DC -- Chinatown -- Surratt Boarding House (604 H St NW):
Bruce Guthrie Photos Home Page: [Click here] to go to Bruce Guthrie Photos home page.
Recognize anyone? If you recognize specific folks (or other stuff) and I haven't labeled them, please identify them for the world. Click the little pencil icon underneath the file name (just above the picture). Spammers need not apply.
Slide Show: Want to see the pictures as a slide show?
Copyrights: All pictures were taken by amateur photographer Bruce Guthrie (me!) who retains copyright on them. Free for non-commercial use with attribution. See the [Creative Commons] definition of what this means. "Photos (c) Bruce Guthrie" is fine for attribution. (Commercial use folks including AI scrapers can of course contact me.) Feel free to use in publications and pages with attribution but you don't have permission to sell the photos themselves. A free copy of any printed publication using any photographs is requested. Descriptive text, if any, is from a mixture of sources, quite frequently from signs at the location or from official web sites; copyrights, if any, are retained by their original owners.
Specific picture descriptions: Photos above with "i" icons next to the bracketed sequence numbers (e.g. " ") are described as follows:
SURRBH_021109_06.JPG: Mary Surratt's Boarding House. This structure, which is very close to Ford's Theatre, is where John Wilkes Booth and his co-conspirators met to plan what eventually became the assassination of Abraham Lincoln. The building is now a Chinese restaurant
Wikipedia Description: Mary E. Surratt Boarding House
From Wikipedia, the free encyclopedia
The Mary E. Surratt Boarding House in Washington, D.C. was the site of meetings of conspirators to kidnap and subsequently to assassinate U.S. President Abraham Lincoln. It was operated as a boarding house by Mary Surratt from September 1864 to April 1865.
About the house
The building, at 604 H Street NW, standing three-and-one-half stories tall, was constructed by Jonathan T. Walker in 1843. It has been described as being in the Early Republic or Federal style or in "vernacular Greek Revival" style. It stands on a lot measuring 29 by 100 feet (8.8 m × 30.5 m). The building is 23 feet (7.0 m) wide, facing directly onto the sidewalk on south side of the street, and has a depth of 36 feet (11 m). The building was altered in 1925 so that the first floor could be used as a commercial space.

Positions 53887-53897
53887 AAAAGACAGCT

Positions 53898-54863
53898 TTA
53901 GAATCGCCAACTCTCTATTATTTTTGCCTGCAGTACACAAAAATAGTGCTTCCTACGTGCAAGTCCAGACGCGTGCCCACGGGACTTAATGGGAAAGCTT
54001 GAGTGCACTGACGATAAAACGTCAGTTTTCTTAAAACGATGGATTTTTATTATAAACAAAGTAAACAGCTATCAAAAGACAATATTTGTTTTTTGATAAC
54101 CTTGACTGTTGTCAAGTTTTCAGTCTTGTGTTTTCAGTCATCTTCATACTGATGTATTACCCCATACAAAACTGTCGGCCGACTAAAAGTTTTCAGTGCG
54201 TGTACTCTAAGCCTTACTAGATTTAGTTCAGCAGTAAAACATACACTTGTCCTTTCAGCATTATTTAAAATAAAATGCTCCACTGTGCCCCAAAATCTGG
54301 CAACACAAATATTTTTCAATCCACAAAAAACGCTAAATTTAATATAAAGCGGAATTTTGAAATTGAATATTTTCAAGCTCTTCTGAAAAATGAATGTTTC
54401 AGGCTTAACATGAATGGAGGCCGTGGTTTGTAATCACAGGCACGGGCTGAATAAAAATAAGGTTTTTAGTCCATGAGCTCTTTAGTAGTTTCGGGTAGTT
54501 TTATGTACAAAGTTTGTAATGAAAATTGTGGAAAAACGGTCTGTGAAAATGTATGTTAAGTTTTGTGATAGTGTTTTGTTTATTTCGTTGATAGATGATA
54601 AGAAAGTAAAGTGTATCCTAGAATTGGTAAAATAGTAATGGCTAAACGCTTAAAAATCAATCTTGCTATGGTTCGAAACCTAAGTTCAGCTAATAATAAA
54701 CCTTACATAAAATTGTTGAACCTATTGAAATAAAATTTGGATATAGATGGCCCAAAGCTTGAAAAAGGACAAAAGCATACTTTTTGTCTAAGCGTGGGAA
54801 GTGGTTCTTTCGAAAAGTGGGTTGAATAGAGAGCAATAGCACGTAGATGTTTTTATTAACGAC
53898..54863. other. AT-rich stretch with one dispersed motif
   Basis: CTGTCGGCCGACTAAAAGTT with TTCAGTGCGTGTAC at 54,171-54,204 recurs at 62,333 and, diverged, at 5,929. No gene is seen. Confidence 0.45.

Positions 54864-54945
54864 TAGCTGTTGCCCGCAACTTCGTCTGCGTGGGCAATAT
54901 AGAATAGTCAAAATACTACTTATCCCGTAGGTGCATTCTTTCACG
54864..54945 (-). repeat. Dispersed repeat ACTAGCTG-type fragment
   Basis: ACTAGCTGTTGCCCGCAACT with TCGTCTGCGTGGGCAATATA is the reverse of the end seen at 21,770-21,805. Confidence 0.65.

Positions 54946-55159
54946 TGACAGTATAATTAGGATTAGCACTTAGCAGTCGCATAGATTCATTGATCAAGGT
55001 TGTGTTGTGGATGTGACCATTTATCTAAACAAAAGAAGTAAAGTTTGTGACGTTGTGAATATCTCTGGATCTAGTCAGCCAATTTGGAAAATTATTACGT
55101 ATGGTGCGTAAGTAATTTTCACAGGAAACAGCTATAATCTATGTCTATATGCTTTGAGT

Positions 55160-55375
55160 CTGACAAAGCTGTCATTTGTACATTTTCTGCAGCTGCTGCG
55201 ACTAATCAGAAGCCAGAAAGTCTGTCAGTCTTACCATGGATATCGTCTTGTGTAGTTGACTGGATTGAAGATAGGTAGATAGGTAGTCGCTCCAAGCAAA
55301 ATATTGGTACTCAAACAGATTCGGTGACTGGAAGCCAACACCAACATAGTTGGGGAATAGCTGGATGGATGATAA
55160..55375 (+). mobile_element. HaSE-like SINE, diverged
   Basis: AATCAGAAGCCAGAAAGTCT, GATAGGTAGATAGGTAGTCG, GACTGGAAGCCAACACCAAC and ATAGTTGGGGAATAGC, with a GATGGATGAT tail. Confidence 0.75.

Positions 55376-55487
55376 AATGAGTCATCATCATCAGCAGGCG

John Surratt purchased the house from Augustus A. Gibson on December 6, 1853, and operated it as a boarding house. After her husband died in 1862, Mary Surratt chose to rent her tavern/residence in nearby Surrattsville, Maryland, to John M. Lloyd, a former Washington, D.C., policeman and Confederate sympathizer, and moved into the Washington boarding house.
In 1865, the military tribunal trying the conspirators of Lincoln's assassination heard testimony from residents at the boarding house that Surratt had regularly met with John Wilkes Booth and the Lincoln conspirators at the house. Lloyd told the tribunal that he had been told by Surratt to provide field glasses and guns to Booth and co-conspirator David Herold. It was on the basis of this evidence that Surratt was convicted and sentenced to death. For her role as a member of the Abraham Lincoln assassination conspiracy plot, she became the first woman to be executed by the United States federal government. She was executed by hanging.
The building was listed on the U.S. National Register of Historic Places on August 11, 2009. The listing was a ...More...
Bigger photos? To save server space, the full-sized versions of these images have either not been loaded to the server or have been removed from the server. (Only some pages are loaded with full-sized images and those usually get removed after three months.)
I still have them though. If you want me to email them to you, please send an email to email@example.com
and I can email them to you, or, depending on the number of images, just repost the page again will the full-sized images.
Directly Related Pages: Other pages with content (DC -- Chinatown -- Surratt Boarding House (604 H St NW)) directly related to this one:
[Display ALL photos on one page]:
2002 photos: Image quality isn't going to be very good for the first half of this year because these are scans of prints.
Equipment this year: I took the plunge and bought my first digital camera. It was August 2002 and I bought an Epson PhotoPC 3100Z. While a nice camera, it had some quirks and bumping it would result in it being totally out of focus until you manually shut it down -- something which blurred almost every picture I took in New York City one day.
Trips this year: Two weeks out west, one week in New York, and one week down south.
This was the year I started the photo web site. It started to come together in August 2002, mostly as a way of allowing me to keep track of the pictures I was taking. It took awhile to add some basic bells and whistles (logging didn't get added until November) but it's been pretty much like it started out since then. Archaic but working, and free!
Connection Not Secure messages? Those warnings you get from your browser about this site not having secure connections worry some people. This means this site does not have SSL installed (the link is http:, not https:). That's bad if you're entering credit card numbers, passwords, or other personal information. But this site doesn't collect any personal information so SSL is not necessary. Life's good!
Limiting Text: You can turn off all of this text by clicking this link: